Another factor you need to consider when setting the feeders and waterers inside or outside is the changing weather. During rainy days and winter, chickens will likely spend more hours inside the coop. Hence, it is reasonable to position the feeders and waterers inside the coop.
Besides, outdoor waterers will probably have frozen water during winter. Moreover, snow might dampen the feeders making it difficult for chickens to access food. Plus, the damp feed will likely develop molds.
Reducing Chicken Droppings inside the Coop
You would indeed want to reduce chicken droppings inside the coop. If such is your priority, you might decide to put the feeders and waterers outside to encourage chickens to poop outside. Besides, chickens will likely poop inside the coop if they spend more time inside.
Since the feed and water are a big draw for chickens, placing the feeders and waterers outside will draw the chickens out. With fewer droppings inside, you will seldom replace or clean the litter beds.
Number of Chicken Feeders
Another factor you need to consider is the number of feeders you need to install. There is no rule regarding the number of feeders you can install for your chickens. But you can set up several feeders to give all your chickens access to food.
Some hens might be unforgiving to the naïve chickens and want to have the whole feeder for themselves. So, to cater to the shy and naïve chickens, you can put another feeder some distance from the main feeder.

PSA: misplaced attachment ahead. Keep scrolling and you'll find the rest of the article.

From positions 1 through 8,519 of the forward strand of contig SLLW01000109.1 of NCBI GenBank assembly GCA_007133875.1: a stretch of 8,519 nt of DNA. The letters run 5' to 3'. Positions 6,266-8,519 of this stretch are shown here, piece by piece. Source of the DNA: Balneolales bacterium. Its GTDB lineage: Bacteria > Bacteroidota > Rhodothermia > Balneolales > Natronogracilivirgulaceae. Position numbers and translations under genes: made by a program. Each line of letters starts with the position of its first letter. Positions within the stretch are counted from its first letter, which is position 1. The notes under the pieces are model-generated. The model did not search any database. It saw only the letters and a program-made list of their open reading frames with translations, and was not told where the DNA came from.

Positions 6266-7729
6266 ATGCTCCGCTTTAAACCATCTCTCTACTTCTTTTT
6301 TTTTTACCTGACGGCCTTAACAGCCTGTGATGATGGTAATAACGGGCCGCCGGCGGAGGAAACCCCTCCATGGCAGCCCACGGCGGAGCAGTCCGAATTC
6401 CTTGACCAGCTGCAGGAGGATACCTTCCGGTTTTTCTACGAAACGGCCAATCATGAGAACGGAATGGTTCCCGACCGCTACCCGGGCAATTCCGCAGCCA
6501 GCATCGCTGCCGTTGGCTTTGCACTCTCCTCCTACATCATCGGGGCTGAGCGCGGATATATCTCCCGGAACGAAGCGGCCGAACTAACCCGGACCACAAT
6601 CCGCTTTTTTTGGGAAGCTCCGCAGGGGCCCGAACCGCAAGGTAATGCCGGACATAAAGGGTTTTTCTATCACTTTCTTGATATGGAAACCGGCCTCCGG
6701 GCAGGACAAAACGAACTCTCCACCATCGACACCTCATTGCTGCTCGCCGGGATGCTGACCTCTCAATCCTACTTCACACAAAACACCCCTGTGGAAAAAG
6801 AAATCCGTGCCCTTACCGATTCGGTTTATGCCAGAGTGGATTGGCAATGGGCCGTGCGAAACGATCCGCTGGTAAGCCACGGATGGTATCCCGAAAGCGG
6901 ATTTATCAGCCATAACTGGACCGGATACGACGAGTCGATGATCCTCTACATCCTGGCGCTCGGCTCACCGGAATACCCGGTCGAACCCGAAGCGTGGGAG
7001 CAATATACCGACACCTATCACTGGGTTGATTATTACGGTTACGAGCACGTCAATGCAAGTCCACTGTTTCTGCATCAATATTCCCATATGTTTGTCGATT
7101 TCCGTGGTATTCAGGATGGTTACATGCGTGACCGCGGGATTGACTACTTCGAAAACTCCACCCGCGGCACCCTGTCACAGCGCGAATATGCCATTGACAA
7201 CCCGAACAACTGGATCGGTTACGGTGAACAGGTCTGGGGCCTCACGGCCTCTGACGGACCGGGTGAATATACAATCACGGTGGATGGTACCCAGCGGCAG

Therefore, observing your flock while they feed is crucial to determining whether you need extra feeders for your birds.
Many flock raisers would likely keep their feeders outdoors because the starter coops they bought afford not much room inside for their feeders. So, instead of setting the feeders and waterers indoors, they put them inside a sheltered area outside the coop, protecting them from rain and predators. Yet, if you want to set the feeders and waterers indoors, you can still do it by selecting small waterers and feeders that you can mount onto the coop’s walls.
You can also move the waterers and feeders outdoors and return them indoors during nighttime. Nevertheless, you should be prompt in bringing the feeders and coopers indoors because chickens no longer eat or drink when darkness comes. Besides, chickens would eat and drink once they wake up, which is the first thing they do after waking up. So, it will be best to be prompt in bringing in the feeders and waterers during the first hour of the day.